Home » CFS Speaker Series: Professor Rosie Thomas (University of Westminster) on ‘Indian Cinema’s Islamicate Fantasies’

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CFS Speaker Series: Professor Rosie Thomas (University of Westminster) on ‘Indian Cinema’s Islamicate Fantasies’

February 28 @ 5:15 pm - 7:00 pm

Professor Rosie Thomas (University of Westminster)

Indian Cinema’s Islamicate Fantasies:

nationalism and the B-circuit ‘magic and fighting’ film, 1900-1960


About the paper: Eschewing the conventional focus on Indian cinema’s socials and mythologicals, this lecture will explore the ‘magic and fighting films’—the fantasy and stunt genres—of the B- and C-circuits in the decades before and immediately after India’s independence. Drawing on archival traces—from film fragments, shooting scripts and newspaper advertisements, to memoirs, posters and publicity stills—the lecture will argue that it is time to acknowledge the influence of globally-circulating popular stories on the development of India’s many forms of cinema, past and present.  The transcultural fantastical tales of the Arabian Nights inspired not only an Indian film version of Ali Baba in 1903, a decade before D.G. Phalke’s first film, but also a stream of fantasy or jadoo (magic) films set in quasi-Islamicate, enchanted ‘other’ worlds, from the pari (fairy) films of the silent era to the magical never-never lands of many 1950s hits.  The lecture will remind us that, alongside nationalist orthodoxies, a significant stream of Bombay cinema has always revelled in cultural hybridity, borrowing voraciously from global popular culture and engaging with transcultural flows of cosmopolitan modernity and postmodernity, largely beneath the radar of the Indian nationalist elite.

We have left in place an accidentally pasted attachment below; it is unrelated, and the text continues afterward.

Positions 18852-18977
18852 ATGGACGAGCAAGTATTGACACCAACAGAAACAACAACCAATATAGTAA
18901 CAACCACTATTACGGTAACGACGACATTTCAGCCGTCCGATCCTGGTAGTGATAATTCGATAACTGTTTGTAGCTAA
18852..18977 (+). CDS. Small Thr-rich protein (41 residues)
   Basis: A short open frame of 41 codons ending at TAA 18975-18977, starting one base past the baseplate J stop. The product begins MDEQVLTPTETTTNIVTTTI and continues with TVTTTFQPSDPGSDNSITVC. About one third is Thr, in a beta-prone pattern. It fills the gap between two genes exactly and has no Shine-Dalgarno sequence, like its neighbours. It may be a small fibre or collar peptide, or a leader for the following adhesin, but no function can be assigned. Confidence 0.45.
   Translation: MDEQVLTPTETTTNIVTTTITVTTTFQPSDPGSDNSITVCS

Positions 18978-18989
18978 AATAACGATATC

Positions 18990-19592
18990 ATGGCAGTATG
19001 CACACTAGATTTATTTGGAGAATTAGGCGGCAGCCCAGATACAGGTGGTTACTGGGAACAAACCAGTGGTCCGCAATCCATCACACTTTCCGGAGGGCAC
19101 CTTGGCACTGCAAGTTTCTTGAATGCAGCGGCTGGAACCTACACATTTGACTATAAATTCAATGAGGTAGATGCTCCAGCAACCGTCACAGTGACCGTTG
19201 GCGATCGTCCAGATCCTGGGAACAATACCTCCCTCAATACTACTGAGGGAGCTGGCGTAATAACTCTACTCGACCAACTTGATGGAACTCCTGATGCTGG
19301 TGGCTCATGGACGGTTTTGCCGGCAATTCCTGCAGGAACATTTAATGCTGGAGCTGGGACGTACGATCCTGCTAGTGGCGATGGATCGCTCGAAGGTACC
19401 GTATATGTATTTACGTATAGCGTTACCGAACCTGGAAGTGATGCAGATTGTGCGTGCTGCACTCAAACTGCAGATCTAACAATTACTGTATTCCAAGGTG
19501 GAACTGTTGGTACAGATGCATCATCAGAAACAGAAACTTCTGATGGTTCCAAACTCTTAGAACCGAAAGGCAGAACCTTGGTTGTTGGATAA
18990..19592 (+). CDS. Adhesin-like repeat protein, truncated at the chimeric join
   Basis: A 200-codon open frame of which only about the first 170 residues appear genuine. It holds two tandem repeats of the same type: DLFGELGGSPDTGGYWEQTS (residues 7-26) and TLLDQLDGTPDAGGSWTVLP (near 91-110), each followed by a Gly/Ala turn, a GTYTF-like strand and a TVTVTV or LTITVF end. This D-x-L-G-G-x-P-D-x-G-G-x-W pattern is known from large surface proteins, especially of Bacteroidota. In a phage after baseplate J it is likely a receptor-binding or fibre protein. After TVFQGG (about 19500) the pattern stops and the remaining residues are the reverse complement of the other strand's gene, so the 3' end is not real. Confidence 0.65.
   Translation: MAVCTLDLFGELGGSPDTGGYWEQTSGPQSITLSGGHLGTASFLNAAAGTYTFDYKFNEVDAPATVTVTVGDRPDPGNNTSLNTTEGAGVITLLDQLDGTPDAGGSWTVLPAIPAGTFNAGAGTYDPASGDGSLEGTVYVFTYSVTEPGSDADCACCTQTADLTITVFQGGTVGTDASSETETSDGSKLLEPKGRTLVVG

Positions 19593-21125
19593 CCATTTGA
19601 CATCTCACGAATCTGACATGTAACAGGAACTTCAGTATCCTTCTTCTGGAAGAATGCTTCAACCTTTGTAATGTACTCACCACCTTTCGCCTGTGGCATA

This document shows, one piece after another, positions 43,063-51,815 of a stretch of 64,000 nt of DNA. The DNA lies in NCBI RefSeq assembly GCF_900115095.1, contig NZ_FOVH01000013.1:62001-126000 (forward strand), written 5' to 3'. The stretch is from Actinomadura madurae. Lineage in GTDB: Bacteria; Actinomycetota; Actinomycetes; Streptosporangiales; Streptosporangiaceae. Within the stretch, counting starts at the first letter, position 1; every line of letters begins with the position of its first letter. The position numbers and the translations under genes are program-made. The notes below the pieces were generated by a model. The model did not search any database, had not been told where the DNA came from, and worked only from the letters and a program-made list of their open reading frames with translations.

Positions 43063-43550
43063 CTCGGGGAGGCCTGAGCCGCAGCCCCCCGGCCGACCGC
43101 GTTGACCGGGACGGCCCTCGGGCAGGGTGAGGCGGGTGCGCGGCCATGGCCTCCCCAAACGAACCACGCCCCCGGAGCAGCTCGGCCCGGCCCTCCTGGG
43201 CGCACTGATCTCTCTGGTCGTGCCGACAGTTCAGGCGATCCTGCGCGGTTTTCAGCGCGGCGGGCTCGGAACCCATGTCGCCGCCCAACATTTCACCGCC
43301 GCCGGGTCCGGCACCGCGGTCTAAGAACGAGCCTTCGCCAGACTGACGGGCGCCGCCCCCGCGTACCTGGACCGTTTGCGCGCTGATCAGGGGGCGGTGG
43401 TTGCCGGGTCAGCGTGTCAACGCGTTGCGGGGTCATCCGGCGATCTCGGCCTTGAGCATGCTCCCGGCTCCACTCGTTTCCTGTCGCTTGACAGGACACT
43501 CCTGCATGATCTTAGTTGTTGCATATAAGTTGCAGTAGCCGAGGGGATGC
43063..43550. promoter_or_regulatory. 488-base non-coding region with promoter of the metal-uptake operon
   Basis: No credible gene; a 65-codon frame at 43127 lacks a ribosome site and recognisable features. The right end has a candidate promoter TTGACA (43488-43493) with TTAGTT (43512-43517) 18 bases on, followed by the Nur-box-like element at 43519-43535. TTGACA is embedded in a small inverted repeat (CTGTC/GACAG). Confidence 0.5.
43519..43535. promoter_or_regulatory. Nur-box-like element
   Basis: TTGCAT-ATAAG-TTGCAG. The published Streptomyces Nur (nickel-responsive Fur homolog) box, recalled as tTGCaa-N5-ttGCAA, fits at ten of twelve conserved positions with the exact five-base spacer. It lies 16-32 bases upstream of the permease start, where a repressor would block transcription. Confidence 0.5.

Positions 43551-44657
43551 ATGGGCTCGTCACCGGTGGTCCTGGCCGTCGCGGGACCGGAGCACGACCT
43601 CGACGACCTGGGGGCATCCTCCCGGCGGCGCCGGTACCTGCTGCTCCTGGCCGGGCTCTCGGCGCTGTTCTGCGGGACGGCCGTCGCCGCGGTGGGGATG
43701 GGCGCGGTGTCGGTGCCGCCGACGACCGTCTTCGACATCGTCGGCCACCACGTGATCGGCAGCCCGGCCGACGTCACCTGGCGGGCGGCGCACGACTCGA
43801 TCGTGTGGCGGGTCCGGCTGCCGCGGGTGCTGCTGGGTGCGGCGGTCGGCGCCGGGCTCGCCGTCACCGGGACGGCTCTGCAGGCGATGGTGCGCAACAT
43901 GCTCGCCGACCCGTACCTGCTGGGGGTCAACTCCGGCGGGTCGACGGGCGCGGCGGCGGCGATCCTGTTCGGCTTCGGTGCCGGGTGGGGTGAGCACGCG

About the speaker: Rosie Thomas is Professor of Film, Director of the Centre for Research and Education in Arts and Media (CREAM), and Co-director of the India Media Centre at the University of Westminster. She is co-founder and co-editor of the Sage journal Bioscope: South Asian Screen Studies. Her early research as a social anthropologist was on the Bombay film industry and, since 1985, she has published widely on Indian cinema.  Throughout the 1990s she worked as a television producer making documentaries, arts and current affairs programmes for Channel 4, many on South Asia related topics. Her current research is on the history of Indian stunt and Islamicate films. Her monograph Bombay before Bollywood: Film City Fantasies was published by Orient Blackswan (2013) and SUNY Press (2015).



February 28
5:15 pm - 7:00 pm
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